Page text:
Government Regulation (PP) No. 71/2014 jo. PP No. 57/2016 on Peatland Ecosystem Protection and Management categorizes peatland ecosystem into two functions of protection and cultivation. The protection function covers water management protection and balancing as well as carbon storage in a peatland area. When this function is disturbed, the ecosystem becomes prone to degradation, increasing the risk of fire.
Indonesian laws and regulations have not set the criteria for the conversion from peatland protection to cultivation. However, the government is required to set a protection peatland ecosystem area that makes up at least 30 percent of the entire peatland hydrological unit
(KHG)1. This means that protection peatlands within and outside of forest zones must continue to be protected.
A food estate policy that converts a forest area without consideration of its protection function is in violation of the regulation. According to the Ministry of Environment and Forestry Regulation No. 24/2020 on Forest Area Procurement for Food Estate, there are two methods of procurement, which are forest area conversion or the designation of a forest zones for food security.
However, the criteria set for the two methods do not exclude forest zones that cover protection peatlands. Therefore, there is a potential for a protection peatland to be cleared for food estate. This policy may also lead to the conversion of a protection peatland ecosystem outside of a protection forest area, including production forest areas and area of other uses (APL). Based on the analysis of WRI, there are around 883,475 hectares of protection peatland within the ex-PLG, of which 92 percent are in a conservation and protection forest, 4 percent are in a production forest and 4 percent are in an APL.
Source: Ministry of Environment and Forestry (KLHK, 2019)
No-Go Zone Map in the Ex-PLG Zone
The “no-go zone” is an indicative map of areas with high conservation value that need to be protected and avoided in the food estate program development based on analysis on the criteria for the three zones above. The no-go zone map indicates that a total of 1,091,973.67 hectares (74 percent) of the total ex-PLG area (1,473,180.4 hectares) should not be converted into an agricultural land.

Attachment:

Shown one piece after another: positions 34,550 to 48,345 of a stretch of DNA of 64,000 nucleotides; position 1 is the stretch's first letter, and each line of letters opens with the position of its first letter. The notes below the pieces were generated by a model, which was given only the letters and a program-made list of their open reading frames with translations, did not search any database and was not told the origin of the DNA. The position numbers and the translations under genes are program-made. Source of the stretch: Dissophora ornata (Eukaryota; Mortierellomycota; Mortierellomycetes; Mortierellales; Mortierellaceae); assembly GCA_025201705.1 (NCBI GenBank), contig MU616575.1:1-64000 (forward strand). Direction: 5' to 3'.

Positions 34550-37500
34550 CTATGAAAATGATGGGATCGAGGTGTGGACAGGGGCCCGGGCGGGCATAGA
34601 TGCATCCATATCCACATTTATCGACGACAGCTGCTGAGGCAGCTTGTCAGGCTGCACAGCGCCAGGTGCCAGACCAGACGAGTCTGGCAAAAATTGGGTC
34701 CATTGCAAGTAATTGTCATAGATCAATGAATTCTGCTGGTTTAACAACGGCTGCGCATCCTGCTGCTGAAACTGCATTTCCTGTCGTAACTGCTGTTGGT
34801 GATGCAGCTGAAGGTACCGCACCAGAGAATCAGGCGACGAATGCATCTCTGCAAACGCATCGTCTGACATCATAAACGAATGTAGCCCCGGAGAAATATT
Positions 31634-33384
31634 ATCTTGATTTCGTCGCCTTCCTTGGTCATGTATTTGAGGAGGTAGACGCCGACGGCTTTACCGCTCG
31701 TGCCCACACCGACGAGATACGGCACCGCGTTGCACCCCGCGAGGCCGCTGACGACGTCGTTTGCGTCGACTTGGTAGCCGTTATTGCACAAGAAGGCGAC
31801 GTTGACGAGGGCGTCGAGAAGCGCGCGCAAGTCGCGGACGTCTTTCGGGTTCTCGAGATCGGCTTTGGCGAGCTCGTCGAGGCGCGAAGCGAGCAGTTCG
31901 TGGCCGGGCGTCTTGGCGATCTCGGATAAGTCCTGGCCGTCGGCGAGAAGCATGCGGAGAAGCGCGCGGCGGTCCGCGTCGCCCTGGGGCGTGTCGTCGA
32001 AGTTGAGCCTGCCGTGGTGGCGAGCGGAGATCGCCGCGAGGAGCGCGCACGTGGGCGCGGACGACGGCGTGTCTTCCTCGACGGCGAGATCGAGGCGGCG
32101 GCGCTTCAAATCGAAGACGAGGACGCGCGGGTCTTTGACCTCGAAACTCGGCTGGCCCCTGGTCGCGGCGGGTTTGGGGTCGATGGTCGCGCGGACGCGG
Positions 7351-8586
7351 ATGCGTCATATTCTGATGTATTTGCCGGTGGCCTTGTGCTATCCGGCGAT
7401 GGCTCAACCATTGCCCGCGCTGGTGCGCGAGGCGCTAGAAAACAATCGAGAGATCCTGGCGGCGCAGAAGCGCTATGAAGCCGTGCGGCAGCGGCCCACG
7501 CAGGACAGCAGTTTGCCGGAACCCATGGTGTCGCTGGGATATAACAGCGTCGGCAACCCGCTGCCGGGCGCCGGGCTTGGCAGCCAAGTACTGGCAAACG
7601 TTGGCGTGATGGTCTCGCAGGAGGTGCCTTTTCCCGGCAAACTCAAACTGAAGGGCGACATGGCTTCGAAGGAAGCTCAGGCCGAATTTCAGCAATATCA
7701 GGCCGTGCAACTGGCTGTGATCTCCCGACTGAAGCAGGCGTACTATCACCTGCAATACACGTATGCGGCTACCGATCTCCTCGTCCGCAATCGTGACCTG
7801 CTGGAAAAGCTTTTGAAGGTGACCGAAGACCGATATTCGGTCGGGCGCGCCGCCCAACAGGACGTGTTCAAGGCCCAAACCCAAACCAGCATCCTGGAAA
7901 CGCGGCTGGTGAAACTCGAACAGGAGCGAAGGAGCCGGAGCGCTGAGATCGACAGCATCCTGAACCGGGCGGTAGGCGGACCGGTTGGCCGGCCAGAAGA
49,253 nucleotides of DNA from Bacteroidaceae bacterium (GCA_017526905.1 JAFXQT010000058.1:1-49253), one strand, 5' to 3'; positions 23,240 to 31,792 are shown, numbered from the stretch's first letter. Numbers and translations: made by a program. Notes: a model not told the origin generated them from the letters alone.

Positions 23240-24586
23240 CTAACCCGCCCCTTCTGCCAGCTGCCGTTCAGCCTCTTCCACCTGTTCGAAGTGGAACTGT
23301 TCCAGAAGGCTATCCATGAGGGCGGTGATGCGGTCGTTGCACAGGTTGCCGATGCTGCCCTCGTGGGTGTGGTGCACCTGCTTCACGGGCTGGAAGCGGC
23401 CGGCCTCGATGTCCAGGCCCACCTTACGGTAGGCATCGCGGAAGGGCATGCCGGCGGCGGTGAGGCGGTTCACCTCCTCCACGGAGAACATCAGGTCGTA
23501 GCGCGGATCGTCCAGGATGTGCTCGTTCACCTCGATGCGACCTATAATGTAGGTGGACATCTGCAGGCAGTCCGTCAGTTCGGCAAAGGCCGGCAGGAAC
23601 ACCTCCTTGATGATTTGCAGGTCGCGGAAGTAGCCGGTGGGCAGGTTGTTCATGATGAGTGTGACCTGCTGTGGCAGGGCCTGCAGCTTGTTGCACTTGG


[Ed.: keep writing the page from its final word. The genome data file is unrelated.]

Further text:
Source: Analysis by WRI Indonesia Team
Peatland protection and management should use the KHG-based approach, since this ecosystem comprises peatland components that work as one intertwined unit to maintain balance, stability and productivity. This is key in preservation efforts and the prevention of peatland ecosystem degradation.
Learning from the failures of the PLG project and their impact on environmental damage and peatland degradation acceleration, the government should be more careful in using peatlands for food estate. Peatland conversion into agricultural land without special treatment will dry peatland’s naturally wet ecosystem, increasing the risk of fire and land degradation.
Agricultural activities on peatlands must take the following into consideration:
a. Use cultivation land and previously utilized land, and refrain from converting peatlands that fall under the foregoing three criteria into agricultural lands;
b. Apply peatland friendly principles in plant cultivation practices by refraining from drying or burning peat and by avoiding environmental pollution;
c. Conduct a more comprehensive environmental impact analysis and evaluation on the peatland and the surrounding area with a focus on the ecology of the peatland hydrological landscape; and
d. Amendment to the Ministry of Environment and Forestry No. 24/2020 on the restriction of the clearing of forest area with protection peatlands and consider the biophysical criteria.
Peatland Hydrological Unit is a peatland ecosystem located between 2 (two) rivers, between a river and the sea and/or on a swamp. ↩︎